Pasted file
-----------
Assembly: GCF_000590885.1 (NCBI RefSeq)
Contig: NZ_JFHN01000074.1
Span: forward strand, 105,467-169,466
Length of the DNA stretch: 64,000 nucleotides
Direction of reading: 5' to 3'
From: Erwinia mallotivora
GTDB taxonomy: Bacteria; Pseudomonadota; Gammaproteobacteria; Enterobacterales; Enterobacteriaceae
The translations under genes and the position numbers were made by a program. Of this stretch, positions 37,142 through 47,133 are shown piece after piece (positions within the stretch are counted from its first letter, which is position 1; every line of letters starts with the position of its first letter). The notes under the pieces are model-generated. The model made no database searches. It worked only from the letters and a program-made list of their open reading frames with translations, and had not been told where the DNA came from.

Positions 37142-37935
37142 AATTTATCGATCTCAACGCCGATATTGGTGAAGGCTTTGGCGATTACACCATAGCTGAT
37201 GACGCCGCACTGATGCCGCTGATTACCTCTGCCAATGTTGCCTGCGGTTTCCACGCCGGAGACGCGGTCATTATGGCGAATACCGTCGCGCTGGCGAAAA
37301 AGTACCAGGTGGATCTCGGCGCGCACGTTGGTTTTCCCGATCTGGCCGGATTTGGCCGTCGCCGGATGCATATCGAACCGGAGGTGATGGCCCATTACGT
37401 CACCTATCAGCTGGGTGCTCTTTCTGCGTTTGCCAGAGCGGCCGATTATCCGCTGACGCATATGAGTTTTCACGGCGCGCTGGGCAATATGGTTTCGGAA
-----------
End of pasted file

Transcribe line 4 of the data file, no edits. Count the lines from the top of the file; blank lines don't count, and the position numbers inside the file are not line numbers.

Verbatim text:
Length of the DNA stretch: 64,000 nucleotides